Not long ago we happily announced the purchase of our new hammer mill. And apparently word about it spread like wildfire in the neighbouring villages. Everyday people from different villages, more or less far away, come to Chinkonono to get their maize milled. They literally line up at PAF Center.
everyday people from different villages come to PAF Center to get their maize milled
PAF now provides services to people from surrounding villages
At the moment we still keep the mill under a temporary shelter made of wood. But the actual building we construct to keep the mill safe will be done soon.
We also found a 20-year-old strong man who will be our PAF miller. His job is to coordinate the usage of the mill and do the milling for people who bring their maize. Also he is responsible to keep the mill safe and working. Now meet our Steven:
So as you can see our mill is milling basically around the clock. That is good for PAF because we can raise some funds for our upcoming and running projects. But mainly we are focused on making life easier for our villagers and the people of the Chinkonono region.
Maize waiting to be turned into mealie meal 😉
Our PAF kids in action
our mill is very busy already
Stay tuned for more updates on what is going on in Chinkonono. There are still big things planned…
As you probably remember we moved our greenhouses to PAF Center a while ago. This turned out to be very convenient for everyone.
Now we decided to try again with a vegetable garden. So we are now planting our veggies and fixing the shade net to our garden. This has been long in the making and is bearing fruit as all materials are available.
transporting these poles for 15km to build our new shade netting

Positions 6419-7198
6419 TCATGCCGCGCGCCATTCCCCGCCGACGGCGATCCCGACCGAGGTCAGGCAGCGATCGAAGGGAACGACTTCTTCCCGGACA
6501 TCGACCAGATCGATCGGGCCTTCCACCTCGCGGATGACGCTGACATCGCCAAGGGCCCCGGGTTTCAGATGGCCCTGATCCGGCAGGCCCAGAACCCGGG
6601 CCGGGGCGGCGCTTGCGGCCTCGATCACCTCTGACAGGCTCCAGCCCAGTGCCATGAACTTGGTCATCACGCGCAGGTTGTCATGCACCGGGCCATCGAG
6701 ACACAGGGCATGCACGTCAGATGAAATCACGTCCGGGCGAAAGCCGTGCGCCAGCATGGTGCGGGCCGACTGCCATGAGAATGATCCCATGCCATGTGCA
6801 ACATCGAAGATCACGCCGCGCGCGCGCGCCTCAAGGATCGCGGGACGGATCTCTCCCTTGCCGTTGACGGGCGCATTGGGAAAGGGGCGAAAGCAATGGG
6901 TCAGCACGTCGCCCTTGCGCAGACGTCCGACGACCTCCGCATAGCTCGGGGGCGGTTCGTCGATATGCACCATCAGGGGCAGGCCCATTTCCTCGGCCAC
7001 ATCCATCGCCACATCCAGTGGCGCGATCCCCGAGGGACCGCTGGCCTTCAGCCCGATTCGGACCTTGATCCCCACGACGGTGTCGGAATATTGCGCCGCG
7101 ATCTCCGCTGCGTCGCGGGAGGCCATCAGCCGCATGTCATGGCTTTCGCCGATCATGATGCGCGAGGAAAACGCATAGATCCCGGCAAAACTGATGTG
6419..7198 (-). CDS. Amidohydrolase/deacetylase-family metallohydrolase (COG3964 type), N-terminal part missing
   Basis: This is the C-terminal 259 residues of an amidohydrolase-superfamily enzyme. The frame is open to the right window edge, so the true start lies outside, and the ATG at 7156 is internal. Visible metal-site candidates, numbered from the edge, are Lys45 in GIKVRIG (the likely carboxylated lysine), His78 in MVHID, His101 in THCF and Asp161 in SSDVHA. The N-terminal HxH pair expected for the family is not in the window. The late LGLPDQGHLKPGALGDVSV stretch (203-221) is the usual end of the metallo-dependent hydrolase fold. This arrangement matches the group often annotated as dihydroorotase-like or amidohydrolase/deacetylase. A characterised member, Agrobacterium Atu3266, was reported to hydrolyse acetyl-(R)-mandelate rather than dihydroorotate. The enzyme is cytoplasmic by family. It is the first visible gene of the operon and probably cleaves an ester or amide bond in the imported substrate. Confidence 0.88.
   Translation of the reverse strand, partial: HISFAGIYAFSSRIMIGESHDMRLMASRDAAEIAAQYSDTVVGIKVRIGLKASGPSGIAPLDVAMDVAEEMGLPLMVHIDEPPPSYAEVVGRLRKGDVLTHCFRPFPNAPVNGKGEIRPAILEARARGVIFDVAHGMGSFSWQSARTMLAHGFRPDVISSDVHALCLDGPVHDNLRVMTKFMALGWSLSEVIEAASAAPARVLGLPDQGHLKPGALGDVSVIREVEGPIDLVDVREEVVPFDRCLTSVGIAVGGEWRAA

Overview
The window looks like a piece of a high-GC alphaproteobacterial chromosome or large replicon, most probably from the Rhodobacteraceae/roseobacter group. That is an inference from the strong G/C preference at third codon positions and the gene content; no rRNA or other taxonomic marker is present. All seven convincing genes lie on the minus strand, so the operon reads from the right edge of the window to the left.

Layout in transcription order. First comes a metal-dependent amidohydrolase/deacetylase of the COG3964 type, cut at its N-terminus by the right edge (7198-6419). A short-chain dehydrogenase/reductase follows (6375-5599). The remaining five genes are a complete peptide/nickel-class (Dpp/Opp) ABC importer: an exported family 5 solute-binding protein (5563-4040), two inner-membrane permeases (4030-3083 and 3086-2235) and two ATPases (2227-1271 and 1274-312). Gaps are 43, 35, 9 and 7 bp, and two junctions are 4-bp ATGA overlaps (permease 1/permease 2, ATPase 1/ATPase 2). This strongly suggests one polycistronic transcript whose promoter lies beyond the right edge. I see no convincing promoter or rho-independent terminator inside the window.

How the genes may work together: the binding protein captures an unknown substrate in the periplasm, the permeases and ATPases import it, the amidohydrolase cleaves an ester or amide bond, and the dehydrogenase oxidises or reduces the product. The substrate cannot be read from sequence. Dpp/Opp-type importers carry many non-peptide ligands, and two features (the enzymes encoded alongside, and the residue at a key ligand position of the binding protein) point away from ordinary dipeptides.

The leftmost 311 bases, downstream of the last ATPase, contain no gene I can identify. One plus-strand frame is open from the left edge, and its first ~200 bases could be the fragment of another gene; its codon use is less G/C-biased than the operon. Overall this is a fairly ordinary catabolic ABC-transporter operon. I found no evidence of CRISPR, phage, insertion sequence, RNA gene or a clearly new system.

Our PAF kids helping unload the poles
PAF wired 😉
Our PAF members working hand in hand
Setting up the new shade netting
But don’t think all this has been easy. We used some of the money that PAF raised through donations and the annual fees of our supporting members to buy what was missing. But getting the materials from A to B to Chinkonono was a bit of a struggle. Some of those huge poles had to travel for more than 15km on an ox cart. Hard work.
We are using this project to educate members on effective vegetable farming and flower gardening. Kids and youths from Chinkonono can come to PAF Center and learn how to plant and take care of different types of seedlings and also when and how to harvest and re-plant.
Those little guys are getting a new shelter at PAF Center now
Our PAF Youth learns how to grow and water plants
Also the garden will be used as a means to raise funds by selling our products at PAF Market. We are planting cabbage, onions, sugar loaf, tomatoes and many other vegetables suitable for the climate and which can be consumed by local people.
People these days go crazy about healthy and organic food or superfood. All that for the “western world” is very expensive while in places like Chinkonono it is so easy to get.
One of our coordinators, Wesley (Lloyd’s brother), has sent some pics and info about one of the village’s favourite snacks: Vinkubala…caterpillars.
What? Yeah..caterpillars. What sounds like the most stereotype thing to say about Africa is actually a very, very healthy part of PAF members’ diet.
In Chinkonono those caterpillars are called Vinkubala. Wesley set out to catch them to bring home a surprise for his family for New Years Day.
As you can see the kids went crazy about them.
Those caterpillars can be found in some trees in the field around December and January. It is mostly a popular relish or snack around Southern Region.
Vinkubala provide the body with a lot of proteins, vitamines and many more nutrients. That is why during the 2 months people try to eat as many as they can. They are a valuable and important addition to the regular diet. Even the Zambian government recommends eating caterpillars.
As you can imagine, thinking of caterpillars, most kids at first are a bit hesitant and even scream when they see or touch them for the first time. But on the other hand they are more than eager to have them.
Kids just love them 😉
Do we really need spoons?
How to eat vinkubala, you ask? Well…obviously you put them in a dish and kids will try sort out the biggest ones for themselves first. 😉 Then you have to get the outer shell off and remove the insides. Apply some salt, let them sit there for a few hours or a day. Then they are ready to be fried or cooked. You can add any ingredients you see fit.